In Focus: Last-Mile Distribution Drives Industrial Demand in Secondary Markets
Friday, August 02, 2019
Retailers are rethinking their supply chain management and locating closer to the end customer to meet their lightning-fast delivery expectations.
Today’s consumers make more purchases online than ever before, and popular merchandise is no longer only small household items and clothing. E-commerce has evolved to include big purchases like furniture, refrigerators, mattresses, and even cars. The challenge is that consumers, accustomed to lightning-fast delivery, still expect to receive these bulkier items in one or two days. To meet those expectations, retailers are rethinking their supply chain management and locating closer to the end customer, which is driving industrial demand in secondary markets that may have taken a back burner to the country’s dense urban metros.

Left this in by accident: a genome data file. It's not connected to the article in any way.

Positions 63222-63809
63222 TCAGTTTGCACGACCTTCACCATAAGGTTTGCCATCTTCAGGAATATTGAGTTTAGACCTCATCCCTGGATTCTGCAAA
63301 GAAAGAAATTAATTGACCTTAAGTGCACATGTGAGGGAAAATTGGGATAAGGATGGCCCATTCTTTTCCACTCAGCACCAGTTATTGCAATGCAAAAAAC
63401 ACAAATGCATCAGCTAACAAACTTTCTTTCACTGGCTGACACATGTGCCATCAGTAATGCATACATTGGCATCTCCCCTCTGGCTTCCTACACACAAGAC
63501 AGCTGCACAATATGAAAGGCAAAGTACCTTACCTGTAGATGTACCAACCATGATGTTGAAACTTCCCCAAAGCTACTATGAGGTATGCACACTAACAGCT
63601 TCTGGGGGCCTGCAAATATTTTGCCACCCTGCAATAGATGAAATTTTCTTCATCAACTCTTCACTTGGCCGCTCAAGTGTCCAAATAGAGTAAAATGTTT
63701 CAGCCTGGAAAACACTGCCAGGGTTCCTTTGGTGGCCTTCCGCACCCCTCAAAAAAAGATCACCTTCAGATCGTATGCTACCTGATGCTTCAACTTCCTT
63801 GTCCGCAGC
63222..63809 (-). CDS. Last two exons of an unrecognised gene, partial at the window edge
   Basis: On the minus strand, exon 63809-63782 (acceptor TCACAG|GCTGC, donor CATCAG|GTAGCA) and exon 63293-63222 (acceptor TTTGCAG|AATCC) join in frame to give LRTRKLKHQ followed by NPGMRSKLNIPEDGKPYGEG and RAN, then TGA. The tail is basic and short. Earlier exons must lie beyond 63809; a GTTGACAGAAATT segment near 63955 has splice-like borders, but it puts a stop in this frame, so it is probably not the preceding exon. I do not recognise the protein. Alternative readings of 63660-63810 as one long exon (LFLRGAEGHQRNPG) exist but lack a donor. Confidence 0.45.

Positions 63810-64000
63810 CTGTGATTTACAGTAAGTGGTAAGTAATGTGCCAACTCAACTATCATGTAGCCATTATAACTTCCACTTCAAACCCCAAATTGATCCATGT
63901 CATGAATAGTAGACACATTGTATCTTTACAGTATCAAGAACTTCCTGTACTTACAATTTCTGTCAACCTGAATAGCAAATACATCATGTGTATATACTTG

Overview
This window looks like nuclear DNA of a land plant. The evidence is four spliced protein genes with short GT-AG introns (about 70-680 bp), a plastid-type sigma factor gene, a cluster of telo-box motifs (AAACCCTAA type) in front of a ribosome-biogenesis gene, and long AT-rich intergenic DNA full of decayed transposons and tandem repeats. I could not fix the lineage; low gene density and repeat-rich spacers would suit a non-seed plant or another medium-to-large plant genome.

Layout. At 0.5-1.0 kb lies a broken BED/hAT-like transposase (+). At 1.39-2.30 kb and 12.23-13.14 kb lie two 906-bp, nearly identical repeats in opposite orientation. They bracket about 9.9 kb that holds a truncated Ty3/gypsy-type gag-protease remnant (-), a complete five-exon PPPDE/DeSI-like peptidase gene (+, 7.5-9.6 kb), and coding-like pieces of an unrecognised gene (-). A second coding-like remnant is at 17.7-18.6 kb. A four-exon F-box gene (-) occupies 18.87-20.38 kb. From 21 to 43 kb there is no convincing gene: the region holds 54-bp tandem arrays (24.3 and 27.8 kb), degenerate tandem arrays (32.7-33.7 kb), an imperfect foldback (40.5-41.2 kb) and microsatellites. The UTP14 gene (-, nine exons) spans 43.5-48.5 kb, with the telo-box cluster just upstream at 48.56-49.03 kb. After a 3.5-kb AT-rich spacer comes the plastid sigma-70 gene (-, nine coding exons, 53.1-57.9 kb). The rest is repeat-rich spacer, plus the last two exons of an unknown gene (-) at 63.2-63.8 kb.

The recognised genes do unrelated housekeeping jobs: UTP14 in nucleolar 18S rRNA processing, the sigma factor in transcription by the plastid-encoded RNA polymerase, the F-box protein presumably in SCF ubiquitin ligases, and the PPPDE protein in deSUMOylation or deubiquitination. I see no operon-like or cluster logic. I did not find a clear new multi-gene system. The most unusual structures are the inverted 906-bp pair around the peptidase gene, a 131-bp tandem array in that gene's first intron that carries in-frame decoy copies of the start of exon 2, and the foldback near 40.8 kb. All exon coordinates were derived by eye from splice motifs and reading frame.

For example, major consumer product retailers like furniture distribution companies have historically served Texas from Houston and the Dallas-Fort Worth metroplex. However, to meet delivery expectations for customers in Central Texas, they now need a significant presence in Austin or San Antonio, and in some cases both. In Austin, almost all the bulk warehouse inventory supports e-commerce deliveries to the immediate area, rather than being shipped to other metros. Most recently, two major furniture groups — Wayfair and Four Hands — took 80 percent of the leased space at Southpark Commerce Center V, choosing the 350,000-square-foot center to support their Austin customer base.